“Hello, nice to meet you, my name is Julian, I am from America” ……
My last week has been filled with a strange sense of Japanese hospitality. The weather has been terrible, with cold rain/hail storms blowing in almost everyday and subzero evenings. My tent never has the chance to dry, all day its packed in a wet bag and at night it quickly freezes when its unpacked. To avoid the weather I have slept in some very unusual places that before entering Japan I would have felt uncomfortable sleeping in. This has led many locals to believe that I am homeless and often times when I try to talk with them they will scoff at me and tell me that they don’t have any money! I guess sleeping in a parking garage and being nice does not go hand in hand in Japan. But this gives me a good opportunity to experience the “unseen” side of Japanese culture.
On several occasions, after explaining that I am not homeless but rather trying to save money by camping, I have been invited into the homes of Japanese locals. I am quickly overly complemented for my chopsticks skills and knowledge of Japanese cuisine and am almost always offered a large dinner consisting of some sort of seafood, with rice and miso. I think that most Japanese would be surprised to see how much of their culture can be experienced in other Asian countries as well as in Japanese restaurants. Not to say that there is a lot that I have learned solely from Japan but I find that many Japanese are shocked that I know what wasabi is! All three of my dinner experiences have gone pretty much the same, after a great meal, I am bid farewell and accompanied outside where I then depart and camp in the dark cold. Never have I been offered a place to stay! It’s almost as if my host feel that “well he has food in his belly he will be OK camping in the cold”. In all my experiences with invitations from strangers in foreign lands Japan is the only country where I have not been offered a place to stay. On my last occasion, after a fabulous meal of crab and green tea, I pressed my host to offer me a place to stay (probably a Japanese Taboo). It turned out that my host was a doctor at the local hospital so after a few phone calls he organized me a room in the intensive care ward! I think I would have been better in the tent, all night I could hear the sound of coughing and respirators and nurse call buttons, and I dreamt of visiting my father in similar situations.
Exploring cities on a bicycle in Japan is always a bit challenging, riding from sidewalk to busy street hopping up and down curbs, dodging schools kids racing home from class. With the berth of my bicycle I often wonder if it might be safer for me to ride in road. Hiroshima was no different, a very busy metropolis separated by 5 rivers draining into the bay. This gives the city an almost nostalgic fishing village-like feel even though the population is close to 2 million. My first day I wandered about pedaling the busy downtown shopping district and eating the local cuisine. Other than the historic atomic bomb dome (A historical monument from the war) there is very little sign of the city’s tragic past. Drunk business men in black suits smelling of fried fish and sake bar hop while skinny Japanese women in high heels walk the sidewalks with designer handbags. The nightlife is absolutely crazy, where the street lights are brighter than the sun, and cars are shuffled in a conveyor belt in the public parking lot, I quickly became overwhelmed and missed the solitude of the wild.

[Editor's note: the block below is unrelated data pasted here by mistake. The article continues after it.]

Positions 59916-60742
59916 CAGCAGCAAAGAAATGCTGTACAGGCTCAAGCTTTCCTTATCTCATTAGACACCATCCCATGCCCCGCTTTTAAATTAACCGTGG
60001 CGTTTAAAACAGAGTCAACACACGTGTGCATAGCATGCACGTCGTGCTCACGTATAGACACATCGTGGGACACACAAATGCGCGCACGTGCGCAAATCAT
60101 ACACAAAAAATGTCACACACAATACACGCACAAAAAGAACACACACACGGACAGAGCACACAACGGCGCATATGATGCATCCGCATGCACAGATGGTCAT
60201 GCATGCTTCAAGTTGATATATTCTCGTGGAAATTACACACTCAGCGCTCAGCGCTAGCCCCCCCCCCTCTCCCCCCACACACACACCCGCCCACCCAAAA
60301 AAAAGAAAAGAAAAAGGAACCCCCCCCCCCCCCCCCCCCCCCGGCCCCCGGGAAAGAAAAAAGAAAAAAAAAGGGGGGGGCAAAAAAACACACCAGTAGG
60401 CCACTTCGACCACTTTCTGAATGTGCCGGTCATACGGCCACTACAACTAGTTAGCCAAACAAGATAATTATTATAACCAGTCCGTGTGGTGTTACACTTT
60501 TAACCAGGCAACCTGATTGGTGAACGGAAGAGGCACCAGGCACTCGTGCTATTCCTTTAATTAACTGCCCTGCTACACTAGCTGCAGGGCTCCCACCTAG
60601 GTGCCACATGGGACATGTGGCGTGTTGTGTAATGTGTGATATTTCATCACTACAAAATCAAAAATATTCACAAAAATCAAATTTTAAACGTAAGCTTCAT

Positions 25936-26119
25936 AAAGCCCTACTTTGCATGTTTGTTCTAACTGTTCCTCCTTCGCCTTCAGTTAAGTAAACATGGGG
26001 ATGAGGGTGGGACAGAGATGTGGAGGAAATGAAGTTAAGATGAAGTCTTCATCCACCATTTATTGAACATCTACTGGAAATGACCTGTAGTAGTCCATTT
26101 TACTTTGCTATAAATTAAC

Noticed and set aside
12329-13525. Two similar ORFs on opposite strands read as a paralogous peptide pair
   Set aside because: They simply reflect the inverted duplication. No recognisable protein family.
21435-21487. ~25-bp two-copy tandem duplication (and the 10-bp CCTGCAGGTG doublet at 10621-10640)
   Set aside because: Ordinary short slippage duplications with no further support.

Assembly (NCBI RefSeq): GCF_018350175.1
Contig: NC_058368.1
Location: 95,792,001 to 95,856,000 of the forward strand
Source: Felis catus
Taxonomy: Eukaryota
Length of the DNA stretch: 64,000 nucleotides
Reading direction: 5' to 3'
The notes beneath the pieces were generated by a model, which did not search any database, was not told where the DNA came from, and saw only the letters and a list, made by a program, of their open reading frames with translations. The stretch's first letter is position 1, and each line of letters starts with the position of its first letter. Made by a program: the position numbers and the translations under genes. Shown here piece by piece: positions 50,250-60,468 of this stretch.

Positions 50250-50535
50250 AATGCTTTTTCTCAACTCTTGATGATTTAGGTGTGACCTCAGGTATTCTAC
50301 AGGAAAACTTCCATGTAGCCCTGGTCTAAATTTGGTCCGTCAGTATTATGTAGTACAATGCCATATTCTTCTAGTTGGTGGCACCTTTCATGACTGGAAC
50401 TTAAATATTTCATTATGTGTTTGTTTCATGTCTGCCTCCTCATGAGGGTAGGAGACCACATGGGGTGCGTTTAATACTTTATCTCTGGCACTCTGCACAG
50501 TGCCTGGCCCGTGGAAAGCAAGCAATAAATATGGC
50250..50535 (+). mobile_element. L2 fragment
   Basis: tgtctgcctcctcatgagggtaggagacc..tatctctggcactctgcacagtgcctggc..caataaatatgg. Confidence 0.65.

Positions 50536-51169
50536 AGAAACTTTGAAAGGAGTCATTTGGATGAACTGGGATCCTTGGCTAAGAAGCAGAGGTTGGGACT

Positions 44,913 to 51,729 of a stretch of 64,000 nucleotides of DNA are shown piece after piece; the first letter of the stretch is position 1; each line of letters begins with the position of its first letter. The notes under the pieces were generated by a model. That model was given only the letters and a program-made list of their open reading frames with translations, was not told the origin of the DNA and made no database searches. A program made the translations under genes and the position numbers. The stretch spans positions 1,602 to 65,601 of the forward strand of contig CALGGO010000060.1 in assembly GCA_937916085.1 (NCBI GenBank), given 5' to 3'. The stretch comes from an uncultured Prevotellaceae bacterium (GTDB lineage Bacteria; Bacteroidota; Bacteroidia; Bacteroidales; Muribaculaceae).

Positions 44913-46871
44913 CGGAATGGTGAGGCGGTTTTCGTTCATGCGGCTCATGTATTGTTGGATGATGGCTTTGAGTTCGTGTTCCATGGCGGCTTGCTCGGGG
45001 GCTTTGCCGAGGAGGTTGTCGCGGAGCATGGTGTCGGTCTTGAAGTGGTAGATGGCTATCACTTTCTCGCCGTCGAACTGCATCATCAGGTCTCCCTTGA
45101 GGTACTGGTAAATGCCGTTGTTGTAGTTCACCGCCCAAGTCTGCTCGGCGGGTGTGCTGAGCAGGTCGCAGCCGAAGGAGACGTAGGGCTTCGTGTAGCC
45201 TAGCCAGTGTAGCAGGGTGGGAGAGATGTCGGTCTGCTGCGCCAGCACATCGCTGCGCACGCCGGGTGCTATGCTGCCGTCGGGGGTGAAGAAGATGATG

Visiting the Hiroshima Peace Memorial museum was extremely emotional but extremely interesting! Looking back I somehow didn’t realize the full extent of which Hiroshima and Nagasaki were affected by the atomic bomb. Both cities were completely leveled!! As I walked past monument after monument I was quickly overwhelmed with a feeling similar to that experienced when visiting Auschwitz in Poland. (I actually wonder if anyone could handle visiting both of them in the same day). Most of the artifacts throughout the museum are pieces of clothing and cherished items from the victims, and it was not hard to start crying when looking at the pictures of innocent children burned beyond recognition, or human remains where only a school backpack is visible. IT was very disturbing to learn that a few minutes before the bomb was deployed, scientific instruments attached to parachutes were dropped to measure the air pressure and radiation so that the full effect of the bomb could be understood. The thousands that lost their lives in Hiroshima were test subjects to the American Military machine.
I am now in the ancient capital city of Kyoto, I really enjoyed cycling the Shimanami hwy across the islands to Shikoku. In two weeks I will be back in America for X-mas but I am already sick of the chorales playing in the grocery store.